In addition to the courtroom, most courthouses contained other county offices, typically clerk of court, probate judge, auditor, treasurer, coroner, and sheriff. The idea was to have one location where citizens could conduct most of their business with the county. The county jail was usually located in another building.

Until after WWII, most counties in South Carolina were rural and the county seats were relatively small. As time passed, the amount of business in many counties expanded to the point where additional buildings besides the courthouse had to be constructed for the offices of many of these county officials. Today many counties only have the court room, the clerk of court’s office and perhaps the probate judge’s office in the courthouse.

From the first courthouse in 1771 to the present one, county courthouses occasionally have been used for purposes other than county business. The Inabinets recorded this event in their county history.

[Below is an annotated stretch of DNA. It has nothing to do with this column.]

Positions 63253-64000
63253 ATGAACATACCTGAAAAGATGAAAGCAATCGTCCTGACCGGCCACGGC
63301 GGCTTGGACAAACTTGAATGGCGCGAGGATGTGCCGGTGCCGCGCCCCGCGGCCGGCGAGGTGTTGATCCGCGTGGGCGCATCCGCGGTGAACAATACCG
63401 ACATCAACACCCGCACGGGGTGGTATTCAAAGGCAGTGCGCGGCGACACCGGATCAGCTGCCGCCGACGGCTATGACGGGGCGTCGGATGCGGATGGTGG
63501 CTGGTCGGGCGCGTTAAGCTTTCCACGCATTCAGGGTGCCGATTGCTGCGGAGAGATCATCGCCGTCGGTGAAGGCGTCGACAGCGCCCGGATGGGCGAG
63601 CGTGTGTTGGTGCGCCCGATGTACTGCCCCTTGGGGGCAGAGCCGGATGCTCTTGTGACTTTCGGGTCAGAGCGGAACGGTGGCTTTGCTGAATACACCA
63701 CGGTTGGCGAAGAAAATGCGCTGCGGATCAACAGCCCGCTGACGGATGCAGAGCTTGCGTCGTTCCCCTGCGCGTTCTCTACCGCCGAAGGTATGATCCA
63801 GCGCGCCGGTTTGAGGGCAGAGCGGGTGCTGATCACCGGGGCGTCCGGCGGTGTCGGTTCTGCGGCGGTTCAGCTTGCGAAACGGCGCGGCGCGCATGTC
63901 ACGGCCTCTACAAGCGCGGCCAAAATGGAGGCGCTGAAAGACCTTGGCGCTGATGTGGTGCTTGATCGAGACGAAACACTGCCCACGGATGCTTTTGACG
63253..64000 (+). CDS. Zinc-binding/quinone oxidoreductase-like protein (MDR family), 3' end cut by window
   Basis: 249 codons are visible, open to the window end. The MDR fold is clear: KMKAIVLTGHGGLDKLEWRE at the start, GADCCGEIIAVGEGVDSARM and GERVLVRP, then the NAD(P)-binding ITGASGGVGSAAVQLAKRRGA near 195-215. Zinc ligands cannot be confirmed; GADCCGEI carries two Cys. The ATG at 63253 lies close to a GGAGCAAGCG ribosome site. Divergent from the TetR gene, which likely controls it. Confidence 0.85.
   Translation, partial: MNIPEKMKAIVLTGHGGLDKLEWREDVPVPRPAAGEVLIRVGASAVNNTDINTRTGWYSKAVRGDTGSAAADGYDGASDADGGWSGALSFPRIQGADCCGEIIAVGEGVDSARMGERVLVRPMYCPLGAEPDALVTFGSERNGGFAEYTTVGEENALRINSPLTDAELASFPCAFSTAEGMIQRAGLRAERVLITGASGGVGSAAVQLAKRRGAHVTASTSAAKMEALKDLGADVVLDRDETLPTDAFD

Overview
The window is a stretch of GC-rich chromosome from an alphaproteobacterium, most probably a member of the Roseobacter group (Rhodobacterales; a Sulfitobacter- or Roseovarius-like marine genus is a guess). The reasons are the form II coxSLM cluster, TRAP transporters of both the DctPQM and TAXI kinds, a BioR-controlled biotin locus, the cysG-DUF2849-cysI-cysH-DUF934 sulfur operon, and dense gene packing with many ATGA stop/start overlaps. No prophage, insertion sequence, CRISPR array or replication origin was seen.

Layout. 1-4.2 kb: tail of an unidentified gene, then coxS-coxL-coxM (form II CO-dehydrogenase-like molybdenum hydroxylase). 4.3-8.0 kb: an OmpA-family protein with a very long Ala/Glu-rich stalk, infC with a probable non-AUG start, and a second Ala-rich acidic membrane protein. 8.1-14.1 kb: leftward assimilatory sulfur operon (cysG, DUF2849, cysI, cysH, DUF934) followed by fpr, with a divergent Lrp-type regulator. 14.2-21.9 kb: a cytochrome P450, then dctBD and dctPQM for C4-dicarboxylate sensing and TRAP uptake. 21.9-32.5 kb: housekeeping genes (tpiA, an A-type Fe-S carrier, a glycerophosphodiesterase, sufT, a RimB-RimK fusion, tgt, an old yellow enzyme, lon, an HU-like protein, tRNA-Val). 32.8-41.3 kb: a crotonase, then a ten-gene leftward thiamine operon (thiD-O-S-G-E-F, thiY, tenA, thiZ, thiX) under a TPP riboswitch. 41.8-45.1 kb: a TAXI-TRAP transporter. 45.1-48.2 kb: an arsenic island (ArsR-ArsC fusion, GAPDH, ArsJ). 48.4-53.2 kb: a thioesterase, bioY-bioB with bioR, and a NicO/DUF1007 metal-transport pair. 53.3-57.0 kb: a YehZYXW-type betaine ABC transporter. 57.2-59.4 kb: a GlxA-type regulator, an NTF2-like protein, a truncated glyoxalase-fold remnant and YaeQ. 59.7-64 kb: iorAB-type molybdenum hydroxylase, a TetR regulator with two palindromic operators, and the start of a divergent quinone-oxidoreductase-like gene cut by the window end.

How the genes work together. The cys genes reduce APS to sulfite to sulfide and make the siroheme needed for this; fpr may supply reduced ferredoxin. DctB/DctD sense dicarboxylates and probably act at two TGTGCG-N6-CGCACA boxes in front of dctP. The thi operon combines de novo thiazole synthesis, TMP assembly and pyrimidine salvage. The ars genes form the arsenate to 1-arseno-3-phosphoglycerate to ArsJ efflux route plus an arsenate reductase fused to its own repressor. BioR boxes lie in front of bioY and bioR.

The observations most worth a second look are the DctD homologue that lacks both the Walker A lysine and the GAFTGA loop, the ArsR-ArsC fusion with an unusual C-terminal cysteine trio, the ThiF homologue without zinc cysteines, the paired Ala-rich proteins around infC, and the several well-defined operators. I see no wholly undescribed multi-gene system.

“…Richard Furman was scheduled to preach in the courthouse, where itinerant preachers often had spoken since the public building had been erected. When asked for the key to the building, the sheriff refused to surrender it, stating that the young Baptist from the High Hills of the Santee was not a member of the Church of England. An angered crowd offered to break down the door, but Furman declined and led the people a short distance away, where he spoke in the outdoors. His calm and forceful speech won him adherents that day, after which the courthouse was never again denied him.”

In 1792, a Charleston newspaper carried a story about a large dinner and party in the courthouse in Camden. This likely was not county business.

In the 1790s, James Kershaw indicated the courthouse served as a community theater as well as a church building and the seat of justice. Kershaw was active in the arts as an actor, attender at dramatic performances and a member of the St. Cecelia Society.

In 1805, a meeting was held in the courthouse to organize the Bethesda Presbyterian Church. The church building they constructed then was near the Quaker Cemetery and not the church on DeKalb Street today.